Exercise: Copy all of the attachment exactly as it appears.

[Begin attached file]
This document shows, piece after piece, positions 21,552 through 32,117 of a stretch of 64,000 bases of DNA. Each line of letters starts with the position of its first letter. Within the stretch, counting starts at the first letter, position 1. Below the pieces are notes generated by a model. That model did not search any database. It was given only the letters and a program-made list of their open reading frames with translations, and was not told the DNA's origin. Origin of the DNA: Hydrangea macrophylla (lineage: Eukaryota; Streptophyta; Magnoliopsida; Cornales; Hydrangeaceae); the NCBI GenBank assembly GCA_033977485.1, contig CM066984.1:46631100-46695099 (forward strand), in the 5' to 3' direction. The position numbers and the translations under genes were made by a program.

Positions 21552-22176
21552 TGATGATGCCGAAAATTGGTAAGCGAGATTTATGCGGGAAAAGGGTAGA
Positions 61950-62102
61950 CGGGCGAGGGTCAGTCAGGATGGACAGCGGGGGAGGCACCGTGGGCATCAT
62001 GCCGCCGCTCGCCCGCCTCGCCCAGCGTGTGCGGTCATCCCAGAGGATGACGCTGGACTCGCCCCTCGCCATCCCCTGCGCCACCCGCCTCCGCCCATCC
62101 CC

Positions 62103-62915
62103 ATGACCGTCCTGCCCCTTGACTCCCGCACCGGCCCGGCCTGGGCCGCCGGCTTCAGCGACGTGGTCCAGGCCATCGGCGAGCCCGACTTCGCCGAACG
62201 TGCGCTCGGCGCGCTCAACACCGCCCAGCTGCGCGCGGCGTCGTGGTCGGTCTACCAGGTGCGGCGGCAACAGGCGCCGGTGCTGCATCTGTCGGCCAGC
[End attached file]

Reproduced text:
This document shows, piece after piece, positions 21,552 through 32,117 of a stretch of 64,000 bases of DNA. Each line of letters starts with the position of its first letter. Within the stretch, counting starts at the first letter, position 1. Below the pieces are notes generated by a model. That model did not search any database. It was given only the letters and a program-made list of their open reading frames with translations, and was not told the DNA's origin. Origin of the DNA: Hydrangea macrophylla (lineage: Eukaryota; Streptophyta; Magnoliopsida; Cornales; Hydrangeaceae); the NCBI GenBank assembly GCA_033977485.1, contig CM066984.1:46631100-46695099 (forward strand), in the 5' to 3' direction. The position numbers and the translations under genes were made by a program.

Positions 21552-22176
21552 TGATGATGCCGAAAATTGGTAAGCGAGATTTATGCGGGAAAAGGGTAGA
Positions 61950-62102
61950 CGGGCGAGGGTCAGTCAGGATGGACAGCGGGGGAGGCACCGTGGGCATCAT
62001 GCCGCCGCTCGCCCGCCTCGCCCAGCGTGTGCGGTCATCCCAGAGGATGACGCTGGACTCGCCCCTCGCCATCCCCTGCGCCACCCGCCTCCGCCCATCC
62101 CC

Positions 62103-62915
62103 ATGACCGTCCTGCCCCTTGACTCCCGCACCGGCCCGGCCTGGGCCGCCGGCTTCAGCGACGTGGTCCAGGCCATCGGCGAGCCCGACTTCGCCGAACG
62201 TGCGCTCGGCGCGCTCAACACCGCCCAGCTGCGCGCGGCGTCGTGGTCGGTCTACCAGGTGCGGCGGCAACAGGCGCCGGTGCTGCATCTGTCGGCCAGC